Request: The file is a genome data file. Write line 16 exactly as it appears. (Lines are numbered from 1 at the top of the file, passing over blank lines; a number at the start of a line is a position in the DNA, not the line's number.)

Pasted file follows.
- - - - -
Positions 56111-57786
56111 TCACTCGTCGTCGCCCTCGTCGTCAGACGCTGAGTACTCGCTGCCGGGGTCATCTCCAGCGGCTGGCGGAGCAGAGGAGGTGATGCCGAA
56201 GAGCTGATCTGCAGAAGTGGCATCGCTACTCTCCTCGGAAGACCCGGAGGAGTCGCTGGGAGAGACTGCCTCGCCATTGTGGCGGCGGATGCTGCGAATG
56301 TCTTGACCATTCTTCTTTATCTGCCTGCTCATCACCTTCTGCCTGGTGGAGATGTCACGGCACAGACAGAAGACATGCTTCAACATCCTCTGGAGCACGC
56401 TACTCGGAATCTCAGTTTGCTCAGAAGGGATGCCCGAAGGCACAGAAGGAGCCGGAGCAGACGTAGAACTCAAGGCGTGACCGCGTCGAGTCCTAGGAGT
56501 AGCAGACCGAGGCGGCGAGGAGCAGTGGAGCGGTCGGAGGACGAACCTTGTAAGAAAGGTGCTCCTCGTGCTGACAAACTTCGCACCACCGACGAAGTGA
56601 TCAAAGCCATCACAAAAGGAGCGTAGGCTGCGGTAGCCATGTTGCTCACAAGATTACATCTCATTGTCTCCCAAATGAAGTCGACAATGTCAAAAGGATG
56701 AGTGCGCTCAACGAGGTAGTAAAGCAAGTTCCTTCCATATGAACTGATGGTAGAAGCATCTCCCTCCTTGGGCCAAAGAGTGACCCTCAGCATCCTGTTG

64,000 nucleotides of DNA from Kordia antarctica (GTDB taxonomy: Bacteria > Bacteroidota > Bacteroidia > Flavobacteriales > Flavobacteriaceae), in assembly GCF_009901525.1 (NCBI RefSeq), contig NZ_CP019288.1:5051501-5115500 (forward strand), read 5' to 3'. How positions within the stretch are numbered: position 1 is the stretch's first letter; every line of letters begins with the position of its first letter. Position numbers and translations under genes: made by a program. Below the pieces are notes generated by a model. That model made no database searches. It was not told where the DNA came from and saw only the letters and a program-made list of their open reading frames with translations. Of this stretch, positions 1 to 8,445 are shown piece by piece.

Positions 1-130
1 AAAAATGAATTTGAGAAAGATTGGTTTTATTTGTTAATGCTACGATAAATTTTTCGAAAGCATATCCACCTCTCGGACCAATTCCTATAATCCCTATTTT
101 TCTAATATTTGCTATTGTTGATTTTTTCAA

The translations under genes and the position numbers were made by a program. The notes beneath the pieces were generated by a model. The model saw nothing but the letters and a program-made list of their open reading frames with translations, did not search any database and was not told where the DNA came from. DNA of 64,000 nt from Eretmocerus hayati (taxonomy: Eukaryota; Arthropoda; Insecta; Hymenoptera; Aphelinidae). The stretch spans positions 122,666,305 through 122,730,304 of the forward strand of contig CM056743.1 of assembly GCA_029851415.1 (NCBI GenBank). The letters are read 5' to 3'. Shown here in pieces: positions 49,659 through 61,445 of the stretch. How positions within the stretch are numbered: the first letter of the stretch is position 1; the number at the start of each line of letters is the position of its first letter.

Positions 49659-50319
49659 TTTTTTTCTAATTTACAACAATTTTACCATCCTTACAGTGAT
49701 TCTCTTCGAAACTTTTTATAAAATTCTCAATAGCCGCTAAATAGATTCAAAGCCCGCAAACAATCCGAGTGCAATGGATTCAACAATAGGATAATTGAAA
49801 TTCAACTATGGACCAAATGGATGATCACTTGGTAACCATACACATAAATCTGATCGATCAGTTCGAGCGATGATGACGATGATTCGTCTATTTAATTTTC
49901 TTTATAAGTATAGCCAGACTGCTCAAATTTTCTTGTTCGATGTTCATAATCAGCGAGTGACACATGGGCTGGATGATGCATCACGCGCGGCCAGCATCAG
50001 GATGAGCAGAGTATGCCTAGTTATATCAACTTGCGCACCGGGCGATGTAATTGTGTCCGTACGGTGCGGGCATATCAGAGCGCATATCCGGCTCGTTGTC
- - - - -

49701 TCTCTTCGAAACTTTTTATAAAATTCTCAATAGCCGCTAAATAGATTCAAAGCCCGCAAACAATCCGAGTGCAATGGATTCAACAATAGGATAATTGAAA